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Tell them that brave it most,
And if they make reply,
Give them likewise the lie.
And wish them not reply,
For thou must give the lie.
And as they shall reply,
Give every one the lie.
And when they do reply,
Straight give them both the lie. Tell Physic of her boldness; Tell skill it is pretension; Tell Charity of coldness; Tell law it is contention :
And as they do reply,
So give them still the lie.
And if they will reply,
Then give them all the lie.
If Arts and Schools reply,
Tell faith it's fled the city;
And if they do reply,
Spare not to give the lie.
Stab at thee who that will,
(ABOUT 1553—1598-9.) EDMUND SPENSER is the second great landmark, to adopt the figure of Pope, “in the general course of our poetry.” Of his pedigree nothing is known further than that he claimed consanguinity with the noble family of his name, whose members so frequently illustrate the county archives of Northamptonshire, and who were themselves descended from a younger branch of the Despensers, anciently Earls of Gloucester and Winchester. His degree of affinity is, however, unknown, and the links of the connection severed or untraceable.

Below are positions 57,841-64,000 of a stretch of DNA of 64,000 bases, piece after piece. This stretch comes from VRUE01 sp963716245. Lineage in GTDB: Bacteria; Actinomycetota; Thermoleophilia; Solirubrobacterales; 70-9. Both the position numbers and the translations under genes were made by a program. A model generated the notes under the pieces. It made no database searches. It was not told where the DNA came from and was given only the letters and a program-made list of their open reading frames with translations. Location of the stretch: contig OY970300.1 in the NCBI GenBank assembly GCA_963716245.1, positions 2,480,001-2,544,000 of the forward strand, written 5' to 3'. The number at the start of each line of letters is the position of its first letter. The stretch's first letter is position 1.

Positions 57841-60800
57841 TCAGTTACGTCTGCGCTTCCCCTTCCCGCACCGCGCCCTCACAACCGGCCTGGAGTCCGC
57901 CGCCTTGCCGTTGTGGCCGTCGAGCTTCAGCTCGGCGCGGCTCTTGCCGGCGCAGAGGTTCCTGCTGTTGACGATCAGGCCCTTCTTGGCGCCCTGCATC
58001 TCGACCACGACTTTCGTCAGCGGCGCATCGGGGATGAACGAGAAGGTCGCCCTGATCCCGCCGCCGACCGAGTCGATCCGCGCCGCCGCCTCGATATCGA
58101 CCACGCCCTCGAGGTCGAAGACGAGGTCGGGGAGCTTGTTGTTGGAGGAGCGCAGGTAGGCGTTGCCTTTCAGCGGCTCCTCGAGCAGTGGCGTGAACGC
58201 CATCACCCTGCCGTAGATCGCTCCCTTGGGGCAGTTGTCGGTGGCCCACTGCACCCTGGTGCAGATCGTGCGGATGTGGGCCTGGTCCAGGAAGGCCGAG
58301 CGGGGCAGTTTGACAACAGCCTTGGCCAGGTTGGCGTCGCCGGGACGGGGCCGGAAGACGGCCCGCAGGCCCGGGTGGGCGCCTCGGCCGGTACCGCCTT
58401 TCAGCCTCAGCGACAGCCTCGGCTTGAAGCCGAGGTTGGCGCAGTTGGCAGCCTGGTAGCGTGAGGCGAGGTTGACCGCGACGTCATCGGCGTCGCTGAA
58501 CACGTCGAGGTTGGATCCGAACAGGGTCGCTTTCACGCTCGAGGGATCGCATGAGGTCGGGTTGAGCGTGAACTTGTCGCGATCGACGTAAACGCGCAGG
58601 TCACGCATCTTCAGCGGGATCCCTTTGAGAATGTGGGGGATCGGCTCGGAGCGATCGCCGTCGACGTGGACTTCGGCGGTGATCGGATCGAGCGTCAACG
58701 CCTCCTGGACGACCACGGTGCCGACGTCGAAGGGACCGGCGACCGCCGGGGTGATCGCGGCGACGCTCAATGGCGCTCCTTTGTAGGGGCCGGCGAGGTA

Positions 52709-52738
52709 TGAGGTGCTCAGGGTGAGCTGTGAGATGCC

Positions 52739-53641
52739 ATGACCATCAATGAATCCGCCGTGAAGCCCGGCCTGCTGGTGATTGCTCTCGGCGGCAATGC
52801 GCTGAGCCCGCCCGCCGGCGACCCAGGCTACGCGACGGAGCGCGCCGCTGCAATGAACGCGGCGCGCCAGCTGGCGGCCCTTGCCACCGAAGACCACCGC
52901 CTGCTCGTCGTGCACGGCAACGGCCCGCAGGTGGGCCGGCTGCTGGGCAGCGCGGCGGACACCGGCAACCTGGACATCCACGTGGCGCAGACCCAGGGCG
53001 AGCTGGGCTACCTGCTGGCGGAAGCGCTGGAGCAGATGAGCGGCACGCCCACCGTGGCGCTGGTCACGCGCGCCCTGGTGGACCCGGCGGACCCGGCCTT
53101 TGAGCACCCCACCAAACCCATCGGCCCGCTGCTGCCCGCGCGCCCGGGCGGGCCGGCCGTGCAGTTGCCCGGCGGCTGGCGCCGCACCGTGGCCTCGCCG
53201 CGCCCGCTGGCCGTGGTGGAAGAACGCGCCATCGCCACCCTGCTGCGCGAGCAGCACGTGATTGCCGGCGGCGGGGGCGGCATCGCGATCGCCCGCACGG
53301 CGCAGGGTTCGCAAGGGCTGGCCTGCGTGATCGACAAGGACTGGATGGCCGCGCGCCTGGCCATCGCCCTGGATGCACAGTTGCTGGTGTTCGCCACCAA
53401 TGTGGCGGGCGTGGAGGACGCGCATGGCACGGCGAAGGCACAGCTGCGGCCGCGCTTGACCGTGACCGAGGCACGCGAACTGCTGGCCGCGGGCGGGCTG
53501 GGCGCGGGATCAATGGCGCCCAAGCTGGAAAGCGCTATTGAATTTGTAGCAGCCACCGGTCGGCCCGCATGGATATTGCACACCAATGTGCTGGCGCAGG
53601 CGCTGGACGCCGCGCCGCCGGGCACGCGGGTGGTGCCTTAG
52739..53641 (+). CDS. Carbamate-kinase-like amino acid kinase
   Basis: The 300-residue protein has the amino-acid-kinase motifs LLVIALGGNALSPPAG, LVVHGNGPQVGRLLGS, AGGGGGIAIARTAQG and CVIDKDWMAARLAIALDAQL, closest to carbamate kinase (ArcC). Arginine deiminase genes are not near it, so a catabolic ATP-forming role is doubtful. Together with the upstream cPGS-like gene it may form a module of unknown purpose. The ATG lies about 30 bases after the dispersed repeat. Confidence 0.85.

Spenser was born in East Smithfield, in the immediate neighbourhood of the Tower of London, about 1553; and his early years, it has been reasonably surmised, were passed in the cold shade of poverty and dependence. He entered Pembroke Hall, Cambridge, as a sizar, on the 20th of May, 1569; and the “Theatre for Worldings," a collection of fugitive pieces published in the same year, contains some poems which, upon internal evidence, have been referred to him. On the 16th of January, 1573, he took his degree of B.A., and proceeded M.A. in June, 1576. It has been stated that Spenser was a defeated candidate for a fellowship which Andrews, afterwards successively Bishop of Chester, Ely, and Winchester, more fortunately disputed with him. But, in fact, the rival of Andrews was Thomas Dove, afterwards Bishop of Peterborough; and Spenser's prospects of a fellowship were ruined, as we learn from a letter of his friend, Gabriel Harvey, by an unlucky misunderstanding with persons of academical position and influence so powerful as to make their enmity fatal to his chances of advancement at Cambridge. In these circumstances he availed himself of a home offered him by some friends in the north of England, amongst whom he either resided as a guest, or, as is more probable, turned his learning to account in the performance of the duties of a tutor.